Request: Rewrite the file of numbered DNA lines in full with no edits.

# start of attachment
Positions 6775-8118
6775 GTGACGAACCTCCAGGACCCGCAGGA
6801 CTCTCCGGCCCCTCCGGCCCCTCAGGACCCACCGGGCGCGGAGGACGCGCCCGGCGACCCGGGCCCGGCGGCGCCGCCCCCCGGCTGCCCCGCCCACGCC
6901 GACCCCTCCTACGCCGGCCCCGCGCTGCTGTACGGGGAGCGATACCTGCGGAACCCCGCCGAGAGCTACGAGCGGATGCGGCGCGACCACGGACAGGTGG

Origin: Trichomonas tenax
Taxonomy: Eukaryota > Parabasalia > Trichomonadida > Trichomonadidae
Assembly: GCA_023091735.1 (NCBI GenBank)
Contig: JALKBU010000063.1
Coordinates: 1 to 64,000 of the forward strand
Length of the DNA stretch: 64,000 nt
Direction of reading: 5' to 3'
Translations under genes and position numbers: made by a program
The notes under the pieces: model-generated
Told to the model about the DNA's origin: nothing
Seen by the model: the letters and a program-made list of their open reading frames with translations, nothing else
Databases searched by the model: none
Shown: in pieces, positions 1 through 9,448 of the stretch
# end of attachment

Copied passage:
Positions 6775-8118
6775 GTGACGAACCTCCAGGACCCGCAGGA
6801 CTCTCCGGCCCCTCCGGCCCCTCAGGACCCACCGGGCGCGGAGGACGCGCCCGGCGACCCGGGCCCGGCGGCGCCGCCCCCCGGCTGCCCCGCCCACGCC
6901 GACCCCTCCTACGCCGGCCCCGCGCTGCTGTACGGGGAGCGATACCTGCGGAACCCCGCCGAGAGCTACGAGCGGATGCGGCGCGACCACGGACAGGTGG

Origin: Trichomonas tenax
Taxonomy: Eukaryota > Parabasalia > Trichomonadida > Trichomonadidae
Assembly: GCA_023091735.1 (NCBI GenBank)
Contig: JALKBU010000063.1
Coordinates: 1 to 64,000 of the forward strand
Length of the DNA stretch: 64,000 nt
Direction of reading: 5' to 3'
Translations under genes and position numbers: made by a program
The notes under the pieces: model-generated
Told to the model about the DNA's origin: nothing
Seen by the model: the letters and a program-made list of their open reading frames with translations, nothing else
Databases searched by the model: none
Shown: in pieces, positions 1 through 9,448 of the stretch